The diversity of fish fauna identified from the studied rivers contains a mixture of Nilo-Sudanic (L. forskalii, L. cylindricus, B. docmak, and M. hasselquistii) and East African forms (L. intermedius, L. nedgia, O. niloticus, and Garra sp.). The Nilo-Sudanic forms were the dominant forms in terms of diversity and are represented by a large number of species found in the Baro-Akobo Basin [6]. This could be probably because of the connection between the White Nile and the two rivers [2, 7, 10]. Only one species endemic to Ethiopia (L. nedgia) was recorded from the two rivers and it is the first report for Baro-Akobo Basin.

3.2. Relative Abundance

A total of 348 fish specimens were collected from eight sampling sites during the study period. Of the total specimens collected, 116 were caught during the wet season and 232 specimens were caught during the dry season. Labeobarbus intermedius was the most abundant species in number (47.13%) during both the wet and the dry seasons followed, respectively, by L. cylindricus (21.84%), L. forskalii (12.36%), and L. nedgia (12.36%). Raiamas senegalensis, M. hasselquistii, and Garra sp. were the least abundant fish species in number represented by one specimen each (Table 2). Based on the index of relative importance (IRI), which more or less concurred with the numeric abundance, the most important species in the total catches were L. intermedius (48.62%), L. nedgia (16.81%), and L. cylindricus (14.76%) (Table 2).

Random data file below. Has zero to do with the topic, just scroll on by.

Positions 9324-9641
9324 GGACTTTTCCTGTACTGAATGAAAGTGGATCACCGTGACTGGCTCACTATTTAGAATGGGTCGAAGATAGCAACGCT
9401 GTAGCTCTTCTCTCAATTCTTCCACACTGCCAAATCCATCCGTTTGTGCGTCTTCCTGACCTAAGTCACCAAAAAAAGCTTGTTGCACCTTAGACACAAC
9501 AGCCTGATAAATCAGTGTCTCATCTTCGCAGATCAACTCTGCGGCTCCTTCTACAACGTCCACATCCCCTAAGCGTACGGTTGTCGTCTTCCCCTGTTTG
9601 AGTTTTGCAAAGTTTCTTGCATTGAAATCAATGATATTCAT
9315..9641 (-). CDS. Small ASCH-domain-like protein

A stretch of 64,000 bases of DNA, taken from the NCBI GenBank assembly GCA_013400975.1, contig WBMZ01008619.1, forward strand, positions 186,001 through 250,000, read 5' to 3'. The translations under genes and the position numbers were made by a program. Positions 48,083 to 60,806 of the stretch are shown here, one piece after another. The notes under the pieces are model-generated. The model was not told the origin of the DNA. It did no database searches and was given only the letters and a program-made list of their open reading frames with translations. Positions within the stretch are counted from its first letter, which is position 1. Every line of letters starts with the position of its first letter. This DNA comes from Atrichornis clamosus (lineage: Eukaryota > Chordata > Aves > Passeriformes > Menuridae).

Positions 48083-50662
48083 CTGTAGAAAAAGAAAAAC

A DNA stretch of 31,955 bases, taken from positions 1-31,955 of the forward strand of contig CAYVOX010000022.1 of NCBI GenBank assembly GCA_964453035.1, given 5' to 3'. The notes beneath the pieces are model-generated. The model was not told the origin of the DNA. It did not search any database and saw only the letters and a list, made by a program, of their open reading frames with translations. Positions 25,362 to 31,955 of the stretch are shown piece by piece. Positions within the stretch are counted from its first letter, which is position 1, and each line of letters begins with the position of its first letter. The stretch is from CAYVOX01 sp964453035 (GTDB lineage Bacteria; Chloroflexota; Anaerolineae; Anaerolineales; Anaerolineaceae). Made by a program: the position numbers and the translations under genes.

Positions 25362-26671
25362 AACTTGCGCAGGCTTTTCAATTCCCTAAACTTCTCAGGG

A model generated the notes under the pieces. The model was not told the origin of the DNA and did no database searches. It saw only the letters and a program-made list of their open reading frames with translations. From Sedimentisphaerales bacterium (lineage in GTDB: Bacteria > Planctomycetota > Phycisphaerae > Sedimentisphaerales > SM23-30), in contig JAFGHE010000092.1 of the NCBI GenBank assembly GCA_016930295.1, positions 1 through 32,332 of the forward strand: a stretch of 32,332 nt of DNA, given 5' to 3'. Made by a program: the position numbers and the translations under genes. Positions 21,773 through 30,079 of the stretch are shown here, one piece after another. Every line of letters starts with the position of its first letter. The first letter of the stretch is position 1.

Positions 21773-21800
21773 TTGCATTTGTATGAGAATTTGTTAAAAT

Species % IRI

Labeobarbus intermedius47.1348.6260.72
Labeo cylindricus21.8415.1514.66
Labeobarbus nedgia12.3615.9416.83
Labeo forskalii12.3612.966.02
Oreochromis niloticus2.871.250.49
Bagrus docmak2.015.541.20
Raiamas senegalensis0.860.240.043
Garra sp.
Mormyrus hasselquistii0.290.120.016

In both rivers, the weight and number of fish specimens were higher in the dry season than in the wet season (Table 3). That fewer fish were caught during the wet season might be due to high turbidity, speedy run-off, and low temperature [19]. There is also higher water discharge during the wet season, so fishes could be highly dispersed in the large volume of water, than during the dry season, and it thus becomes difficult to catch them [20]. In addition, the variation in gillnet efficiency might have contributed to variation in the catches between wet and dry seasons. Moreover, leaves, logs, and roots that were brought by flooding could decrease the efficiency of gillnets during the wet season.

Fish speciesWet seasonDry seasonOverall

L. intermedius24.306.0030.3050.2531.8017.6049.4047.4879.7048.62
L. cylindricus3.204.307.5012.4410.456.9517.4016.7224.9015.15
L. nedgia12.403.2015.6025.877.153.4510.6010.1926.2015.94
L. forskalii5.705.709.4515.6015.6014.9921.3012.96
O. niloticus0.700.701.161.351.351.302.051.25
B. docmak9.109.108.759.105.54
R. senegalensis0.400.24
Garra sp.0.300.300.290.300.18
M. hasselquistii0.